|Screen shot only. The full video is embedded below.|
I have never been to the Philippines, or had any real interest in visiting that land of many islands. After watching this new documentary from the New York Times, I have even less interest in going there. As a subscriber to the online NYTimes, I have been following with growing feelings of horror, the brutal slaughter of thousands of that nation's poorest citizens, who have been targeted because they are either drug dealers or drug users.
Some of the victims of President Duterte's 'war on drugs' have almost certainly been the victims of false accusations by people bearing grudges, while other have been innocent people who just happened to be in the wrong place at the wrong time. At almost 15-minutes, this short documentary provides shocking proof of what can happen to sane and civil societies everywhere, when police and other thugs, hiding behind a presidential decree are able to brazenly flout the rule of law.
Below I include in full, the email I received today from the New York Times, and Andrew Glazer, the Senior Story Producer for the Times. Be warned however, that the film contains footage of violent death, grief, and graphic violence. You will need to decide for yourself if you want to visit the Philippines after viewing this film. For myself, I know I will never visit there.
When a President Says, ‘I’ll Kill You’
By Andrew Glazer and Jeremy Rocklin
My name is Andrew Glazer, and I’m a video journalist for The Times. My colleagues and I have been working hard to bring you the documentary “When a President Says, ‘I’ll Kill You.’ ” I invite you, a valued subscriber, to take a look.
The film will bring you to the front lines of a deadly campaign led by Philippine President Rodrigo Duterte. He’s called for police and vigilantes to kill drug suspects and pushers; and the official death toll since he took office last summer has reached at least 3,600 — but the actual number is probably much greater. Most of those killed were poor and living in slums. Few of the killings have been investigated.
A corps of local journalists has worked tirelessly to document the killings and the survivors to highlight their humanity. One, photographer Raffy Lerma of the Philippine Daily Inquirer, is a subject of our documentary. He’ll bring you, the viewer, along as he rushes from crime scene to wake to funeral. You’ll not only see the brutality of their demise but also the desperation and grief of their families. And you’ll hear from the top drug enforcement officials who justify the draconian campaign.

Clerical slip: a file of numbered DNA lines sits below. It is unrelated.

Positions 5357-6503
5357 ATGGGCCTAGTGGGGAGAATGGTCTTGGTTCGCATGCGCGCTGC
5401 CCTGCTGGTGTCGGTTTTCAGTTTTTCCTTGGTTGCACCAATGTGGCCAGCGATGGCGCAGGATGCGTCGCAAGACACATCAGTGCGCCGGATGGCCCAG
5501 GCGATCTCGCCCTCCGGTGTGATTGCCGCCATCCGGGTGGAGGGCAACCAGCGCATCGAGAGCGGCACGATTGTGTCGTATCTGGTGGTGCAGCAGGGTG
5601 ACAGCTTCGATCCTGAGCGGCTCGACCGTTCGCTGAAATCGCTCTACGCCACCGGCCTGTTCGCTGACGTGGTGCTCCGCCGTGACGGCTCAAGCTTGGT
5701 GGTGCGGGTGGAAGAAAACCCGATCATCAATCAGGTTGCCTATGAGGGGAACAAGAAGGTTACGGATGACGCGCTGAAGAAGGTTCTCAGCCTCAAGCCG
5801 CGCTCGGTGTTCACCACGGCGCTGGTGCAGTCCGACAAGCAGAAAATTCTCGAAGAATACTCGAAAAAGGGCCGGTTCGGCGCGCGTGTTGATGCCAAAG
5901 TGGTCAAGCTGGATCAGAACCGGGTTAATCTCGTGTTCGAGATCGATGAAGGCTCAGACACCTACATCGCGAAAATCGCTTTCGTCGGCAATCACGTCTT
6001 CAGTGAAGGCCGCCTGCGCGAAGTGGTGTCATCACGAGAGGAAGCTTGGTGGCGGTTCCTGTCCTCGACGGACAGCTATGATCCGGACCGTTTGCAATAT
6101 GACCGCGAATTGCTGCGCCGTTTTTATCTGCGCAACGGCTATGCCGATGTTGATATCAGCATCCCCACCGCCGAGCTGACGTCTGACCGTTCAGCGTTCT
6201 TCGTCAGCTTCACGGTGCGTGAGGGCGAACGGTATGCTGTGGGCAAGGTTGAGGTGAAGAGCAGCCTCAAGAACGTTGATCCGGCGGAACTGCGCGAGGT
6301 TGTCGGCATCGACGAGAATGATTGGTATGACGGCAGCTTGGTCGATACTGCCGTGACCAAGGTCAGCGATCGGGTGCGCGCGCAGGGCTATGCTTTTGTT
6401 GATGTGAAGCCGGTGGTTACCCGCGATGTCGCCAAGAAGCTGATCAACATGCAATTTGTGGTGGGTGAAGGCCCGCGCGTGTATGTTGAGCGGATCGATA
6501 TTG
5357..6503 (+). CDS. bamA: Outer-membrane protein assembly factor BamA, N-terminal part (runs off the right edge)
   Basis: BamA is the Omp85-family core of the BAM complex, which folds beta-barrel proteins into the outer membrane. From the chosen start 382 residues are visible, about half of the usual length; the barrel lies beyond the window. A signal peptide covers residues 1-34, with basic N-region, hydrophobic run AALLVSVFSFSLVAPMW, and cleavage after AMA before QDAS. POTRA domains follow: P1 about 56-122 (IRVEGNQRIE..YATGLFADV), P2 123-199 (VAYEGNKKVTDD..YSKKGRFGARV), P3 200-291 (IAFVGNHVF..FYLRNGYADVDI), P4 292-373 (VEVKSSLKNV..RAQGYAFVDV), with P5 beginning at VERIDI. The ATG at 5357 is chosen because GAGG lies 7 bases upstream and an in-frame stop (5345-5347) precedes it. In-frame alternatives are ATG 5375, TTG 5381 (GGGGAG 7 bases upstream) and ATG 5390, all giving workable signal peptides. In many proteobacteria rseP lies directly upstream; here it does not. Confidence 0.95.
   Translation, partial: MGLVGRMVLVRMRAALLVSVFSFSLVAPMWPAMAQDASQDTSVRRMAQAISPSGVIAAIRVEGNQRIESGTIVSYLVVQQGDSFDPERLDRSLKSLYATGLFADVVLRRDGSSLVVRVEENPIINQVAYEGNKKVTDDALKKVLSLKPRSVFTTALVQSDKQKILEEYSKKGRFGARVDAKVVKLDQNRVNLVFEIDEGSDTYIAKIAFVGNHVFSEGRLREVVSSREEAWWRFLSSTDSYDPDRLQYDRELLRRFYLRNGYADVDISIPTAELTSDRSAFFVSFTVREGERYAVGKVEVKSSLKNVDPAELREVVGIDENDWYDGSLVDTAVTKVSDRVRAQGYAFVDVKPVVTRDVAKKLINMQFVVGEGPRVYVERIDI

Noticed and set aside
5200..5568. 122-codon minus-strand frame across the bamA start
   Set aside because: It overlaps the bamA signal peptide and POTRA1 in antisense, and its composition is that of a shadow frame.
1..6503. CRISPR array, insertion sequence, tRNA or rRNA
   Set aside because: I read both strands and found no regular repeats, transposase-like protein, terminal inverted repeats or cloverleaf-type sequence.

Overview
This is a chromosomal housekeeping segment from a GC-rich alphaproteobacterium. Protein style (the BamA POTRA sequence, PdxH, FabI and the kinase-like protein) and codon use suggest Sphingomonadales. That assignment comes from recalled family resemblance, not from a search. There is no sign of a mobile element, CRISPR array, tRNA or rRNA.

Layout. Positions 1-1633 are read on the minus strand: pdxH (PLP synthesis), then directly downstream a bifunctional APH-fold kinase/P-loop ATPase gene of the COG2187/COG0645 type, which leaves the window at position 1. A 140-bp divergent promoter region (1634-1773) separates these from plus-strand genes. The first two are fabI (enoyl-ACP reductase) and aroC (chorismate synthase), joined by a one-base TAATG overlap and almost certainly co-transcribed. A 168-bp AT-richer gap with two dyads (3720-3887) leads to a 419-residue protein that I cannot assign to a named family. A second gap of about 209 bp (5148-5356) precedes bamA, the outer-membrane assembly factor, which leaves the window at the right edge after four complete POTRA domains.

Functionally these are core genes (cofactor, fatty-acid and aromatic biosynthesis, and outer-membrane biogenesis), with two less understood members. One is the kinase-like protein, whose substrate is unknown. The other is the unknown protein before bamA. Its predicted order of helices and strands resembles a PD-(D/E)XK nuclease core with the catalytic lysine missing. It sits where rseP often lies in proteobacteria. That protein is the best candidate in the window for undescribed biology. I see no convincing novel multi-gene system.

Putting this together was a team effort. I worked with two talented Manila-based journalists — cameraman/producer Carsten Stormer and co-producer Yasmin Coles — and film editor Jeremy Rocklin and director of enterprise Liz Baylen. And, of course, you, who helped fund this effort with your subscription.
On behalf of the 50 journalists on The Times video desk, I want to thank you for your support. I hope you continue to explore more of our video journalism in the weeks ahead. We do this for you.
Senior Story Producer, The New York Times
Addendum: After adding this post today, and reviewing my introduction to the email and the video, I realised that some readers may think I am ignoring the problem of drugs in society. Any society. I am not. I am well aware of the pain and suffering drugs inflict on the users, their families and friends, and society at large. This however does not excuse the blatant disregard for the rule of law that is now underway in Manila. Laws are there for a reason, as are courts, judges, and prisons. Use them.